Phonozoic Text Archive, Document 068
"The Phonograph and Its Future," Chicago Tribune, May 31, 1878.
The phonograph which is now on exhibition in nearly all the large cities of the country, and will make its debut in San Francisco this week, has thus far attracted less attention in Chicago than in any other place. Chicago people are sometimes slow to move; when they do move they go en masse. Thus far it has drawn upon scholars, students, and scientists. To them it is a matter for investigation. If for no other reason, it should appeal to the general public as a curiosity or a sensation.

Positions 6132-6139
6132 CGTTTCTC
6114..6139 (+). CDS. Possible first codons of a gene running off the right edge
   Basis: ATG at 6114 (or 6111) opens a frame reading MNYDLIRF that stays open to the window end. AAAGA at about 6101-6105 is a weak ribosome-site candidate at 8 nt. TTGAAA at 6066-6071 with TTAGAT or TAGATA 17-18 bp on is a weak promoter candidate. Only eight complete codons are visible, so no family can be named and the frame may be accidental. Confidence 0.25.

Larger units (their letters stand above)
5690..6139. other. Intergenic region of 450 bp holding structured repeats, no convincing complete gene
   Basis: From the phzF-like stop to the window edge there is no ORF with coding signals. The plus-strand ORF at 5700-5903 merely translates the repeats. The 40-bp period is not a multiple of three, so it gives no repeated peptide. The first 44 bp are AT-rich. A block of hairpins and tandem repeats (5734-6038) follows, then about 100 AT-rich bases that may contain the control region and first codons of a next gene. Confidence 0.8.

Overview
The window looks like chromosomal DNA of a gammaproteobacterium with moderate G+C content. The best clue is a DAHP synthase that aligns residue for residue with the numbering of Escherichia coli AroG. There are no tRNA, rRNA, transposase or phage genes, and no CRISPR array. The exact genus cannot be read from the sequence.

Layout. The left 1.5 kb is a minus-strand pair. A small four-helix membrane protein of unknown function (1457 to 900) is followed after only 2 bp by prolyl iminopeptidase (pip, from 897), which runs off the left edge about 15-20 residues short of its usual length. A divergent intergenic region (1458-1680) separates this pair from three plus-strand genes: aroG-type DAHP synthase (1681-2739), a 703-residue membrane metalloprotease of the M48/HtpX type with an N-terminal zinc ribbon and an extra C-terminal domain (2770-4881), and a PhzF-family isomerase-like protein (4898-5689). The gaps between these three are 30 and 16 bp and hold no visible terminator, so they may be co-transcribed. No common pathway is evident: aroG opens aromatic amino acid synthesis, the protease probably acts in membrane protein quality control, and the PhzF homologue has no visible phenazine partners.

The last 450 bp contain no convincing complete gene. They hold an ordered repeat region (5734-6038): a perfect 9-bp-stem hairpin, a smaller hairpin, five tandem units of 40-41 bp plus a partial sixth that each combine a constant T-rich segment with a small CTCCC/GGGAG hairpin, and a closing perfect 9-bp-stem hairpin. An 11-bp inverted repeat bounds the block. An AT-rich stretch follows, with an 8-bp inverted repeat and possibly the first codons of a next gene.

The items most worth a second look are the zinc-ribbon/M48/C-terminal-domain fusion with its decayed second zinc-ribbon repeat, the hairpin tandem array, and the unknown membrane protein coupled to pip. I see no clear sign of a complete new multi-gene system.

The phonograph is a queer animal. Your voice comes back to you very much as if it were visible and you were looking at it through the large lenses of a lorgnette. As a musician, it will not past strict critical muster. In reproducing the scale it sharps each note ascending, and by the time it has reached the last note of the octave, where of course the vibrations are much more rapid, it has violated all the musical canons. In descending, its tendency is to flat, but also, but some curious law of compensation, by the time it gets back to the first note it is all right again. A duet, say of tenor and baritone, returns a curious jumble of shrill soprano and alto; what it would accomplish with a quartette we cannot imagine, but it is very evident that, as it now stands, it would be an unsafe basis for the construction of counterpoint. The phonograph prefers a perfectly clear, pure tone, like a whistle or the sound of a cornet, which it will reproduce with admirable fidelity. Probably a violin tone, if it could be forced into the funnel so as to strike the diaphragm, would be absolutely reproduced both in quantity and quality of tone. Its reproduction of a pure tone is best shown in the case of a whistle. Suppose that the ordinary tones of speech, singing, laughing, and coughing have been indented upon the foil, then whistle over the same surface and reverse the phonograph. The speech, singing, laughing, and coughing will be reproduced in a confused din, while the whistle will be heard through it all, perfectly clear and distinct. The phonograph has some odd preferences. It likes what is bizarre and out of the common. It will give back imitations of animals, such as the cackling of hens, crowing of roosters, lowing of cows, barking of dogs, and mewing of cats, more faithfully than it will the ordinary utterances that make human speech. It has not yet succeeded in reproducing the qualities perfectly that distinguish one voice from another, except that it indicates very clearly the distinctions of the male and female voice; but it must be remembered that the phonograph is yet an infant, and that the instruments now on exhibition are those which Mr. EDISON's fertile genius first suggested, and only illustrate the principle of vibration. His improvements are already so far advanced that its power is greatly increased, and there can be no doubt that he will not only greatly intensify the tone, but will reproduce its different qualities, while the application of clock-work to the revolutions of the cylinders will secure a uniformity of speed that cannot be obtained by the hand, and will thus pitch the sounds upon the natural key and retain that pitch. When that is done, music may be reproduced as correctly by the phonograph as the face is by the photograph.